The Torture of Samuel Doe

Photo by Patrick Robert

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Even by the standards of time and other atrocities committed during the Liberian Civil War, it was a gruesome incident. One of many US supported tyrants in Africa, Samuel Doe, ruled Liberia from 1980 to 1990. Finally his regime was toppled by Charles Taylor (who proved to be worse than Doe). During the war, a rebel leader Prince Yormie Johnson split from Taylor’s NPFL and formed the INPFL; then he and his forces captured Doe in September 9, 1990. 

To prove that Doe was not protected by black magic, Johnson ordered that the deposed president’s ears be cut off. Then some of Doe’s fingers and toes were also cut off. After 12 hours of torture at Johnson’s hands,Doe was finally murdered; his corpse had its head shaved and was exhibited naked with cigarette burns on it in the streets of Monrovia where they spilled dirty water on his head. 

The gruesome incident was recorded by the INPFL on video tape. Journalists Stephen Smith of Liberation, Mark Huband and Patrick Robert of French photoagency Sygma (who took the above image of Liberian soldiers posing with the body of Doe) — who were present at the INPFL camp — were given the videotape. It was seen on news reports around the world and was a best selling film in West Africa. Now even two decades later, it is still doing the rounds in the markets of Monrovia; Johnson sipping a Budweiser and being fanned by an assistant as Doe’s ear is cut off became almost an image transplanted from a Shakespearean play or from mediaeval times. (Johnson who remains a prominent politician in Liberia later denied killing Doe, saying that he committed suicide in captivity by banging his head against the wall).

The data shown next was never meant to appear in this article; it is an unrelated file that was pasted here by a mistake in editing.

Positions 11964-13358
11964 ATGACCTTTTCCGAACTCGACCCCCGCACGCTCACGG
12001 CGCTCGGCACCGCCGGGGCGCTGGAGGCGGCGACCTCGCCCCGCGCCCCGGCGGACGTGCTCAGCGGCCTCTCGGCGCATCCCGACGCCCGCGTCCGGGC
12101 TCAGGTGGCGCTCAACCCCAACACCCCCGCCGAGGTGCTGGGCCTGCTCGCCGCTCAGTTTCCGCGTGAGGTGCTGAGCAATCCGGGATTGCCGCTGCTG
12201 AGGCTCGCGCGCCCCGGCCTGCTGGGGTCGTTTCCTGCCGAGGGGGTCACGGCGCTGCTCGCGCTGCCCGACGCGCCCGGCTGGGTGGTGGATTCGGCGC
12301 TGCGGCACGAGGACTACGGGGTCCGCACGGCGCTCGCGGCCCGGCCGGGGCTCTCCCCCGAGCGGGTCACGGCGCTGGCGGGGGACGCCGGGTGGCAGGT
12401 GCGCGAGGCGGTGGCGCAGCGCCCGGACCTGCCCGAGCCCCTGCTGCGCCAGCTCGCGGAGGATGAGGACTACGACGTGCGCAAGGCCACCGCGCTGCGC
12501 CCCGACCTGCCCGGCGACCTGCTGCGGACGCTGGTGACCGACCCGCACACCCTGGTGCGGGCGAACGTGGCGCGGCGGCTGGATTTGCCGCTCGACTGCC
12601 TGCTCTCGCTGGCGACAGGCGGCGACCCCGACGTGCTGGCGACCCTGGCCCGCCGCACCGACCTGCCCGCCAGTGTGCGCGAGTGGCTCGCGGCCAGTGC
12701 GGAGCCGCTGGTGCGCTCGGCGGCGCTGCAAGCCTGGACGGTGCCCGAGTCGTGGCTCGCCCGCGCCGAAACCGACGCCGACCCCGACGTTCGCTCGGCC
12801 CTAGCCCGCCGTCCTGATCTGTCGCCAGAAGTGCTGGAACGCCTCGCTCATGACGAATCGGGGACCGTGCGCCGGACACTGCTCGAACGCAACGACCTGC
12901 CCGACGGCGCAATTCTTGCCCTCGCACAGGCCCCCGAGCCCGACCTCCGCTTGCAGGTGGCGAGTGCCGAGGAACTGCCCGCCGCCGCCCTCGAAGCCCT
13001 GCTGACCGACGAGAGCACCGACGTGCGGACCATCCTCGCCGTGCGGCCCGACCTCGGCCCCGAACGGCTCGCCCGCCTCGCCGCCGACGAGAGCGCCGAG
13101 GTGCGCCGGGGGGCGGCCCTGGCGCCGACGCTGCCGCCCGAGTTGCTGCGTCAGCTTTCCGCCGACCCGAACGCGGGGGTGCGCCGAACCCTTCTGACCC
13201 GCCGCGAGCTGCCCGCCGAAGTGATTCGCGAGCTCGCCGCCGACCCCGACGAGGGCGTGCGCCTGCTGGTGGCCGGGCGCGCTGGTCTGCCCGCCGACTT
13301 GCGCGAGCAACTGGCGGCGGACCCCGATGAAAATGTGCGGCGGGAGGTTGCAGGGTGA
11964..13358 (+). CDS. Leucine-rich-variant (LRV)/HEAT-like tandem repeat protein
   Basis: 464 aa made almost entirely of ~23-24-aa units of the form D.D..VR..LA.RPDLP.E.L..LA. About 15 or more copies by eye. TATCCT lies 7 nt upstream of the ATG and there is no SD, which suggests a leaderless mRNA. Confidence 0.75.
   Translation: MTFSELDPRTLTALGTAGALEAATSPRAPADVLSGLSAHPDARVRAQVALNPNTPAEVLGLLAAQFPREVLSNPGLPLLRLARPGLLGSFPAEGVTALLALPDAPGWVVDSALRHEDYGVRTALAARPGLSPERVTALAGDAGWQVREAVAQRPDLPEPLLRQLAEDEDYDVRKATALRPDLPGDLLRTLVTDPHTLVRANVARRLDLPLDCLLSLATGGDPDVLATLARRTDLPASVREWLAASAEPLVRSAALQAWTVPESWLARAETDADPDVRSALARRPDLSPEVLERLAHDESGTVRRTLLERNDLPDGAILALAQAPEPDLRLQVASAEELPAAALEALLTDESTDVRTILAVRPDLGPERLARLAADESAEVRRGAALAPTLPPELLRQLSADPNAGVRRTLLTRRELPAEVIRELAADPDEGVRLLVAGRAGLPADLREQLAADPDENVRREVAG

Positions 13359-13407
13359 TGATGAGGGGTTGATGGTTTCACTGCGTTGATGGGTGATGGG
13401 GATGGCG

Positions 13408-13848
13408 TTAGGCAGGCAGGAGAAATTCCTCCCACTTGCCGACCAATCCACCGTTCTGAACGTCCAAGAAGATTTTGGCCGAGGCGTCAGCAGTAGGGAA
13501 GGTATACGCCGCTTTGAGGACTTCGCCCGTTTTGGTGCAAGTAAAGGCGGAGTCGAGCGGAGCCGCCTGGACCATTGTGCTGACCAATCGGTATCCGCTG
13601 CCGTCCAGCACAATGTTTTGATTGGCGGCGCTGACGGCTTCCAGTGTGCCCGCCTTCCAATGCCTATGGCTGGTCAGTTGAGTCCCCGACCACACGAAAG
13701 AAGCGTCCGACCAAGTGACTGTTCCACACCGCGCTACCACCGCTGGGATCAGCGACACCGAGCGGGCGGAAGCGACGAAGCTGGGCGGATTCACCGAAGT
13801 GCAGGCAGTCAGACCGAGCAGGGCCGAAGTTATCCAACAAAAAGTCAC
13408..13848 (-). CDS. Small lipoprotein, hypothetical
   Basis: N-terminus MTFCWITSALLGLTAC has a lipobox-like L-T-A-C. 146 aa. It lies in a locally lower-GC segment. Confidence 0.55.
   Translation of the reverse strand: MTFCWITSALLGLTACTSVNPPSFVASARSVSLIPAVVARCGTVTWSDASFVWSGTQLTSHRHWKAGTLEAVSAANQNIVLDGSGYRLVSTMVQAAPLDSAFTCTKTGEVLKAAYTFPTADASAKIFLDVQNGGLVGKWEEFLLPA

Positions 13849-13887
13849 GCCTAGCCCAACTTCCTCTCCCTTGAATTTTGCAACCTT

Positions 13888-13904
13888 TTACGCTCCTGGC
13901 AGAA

While a master sergeant in the army, Doe had staged a violent coup d’état and staged a televised execution of the previous president and the ruling party. It was karmic that he in his turn became the first world leader to be tortured on camera before being executed and his body desecrated. It should have brought the nation full circle, but it did not. More violence under Taylor would kill more Liberians. It was a sad decline for Africa’s first republic.

See a short clip from the video here and Getty archives have still shots courtesy of Robert.

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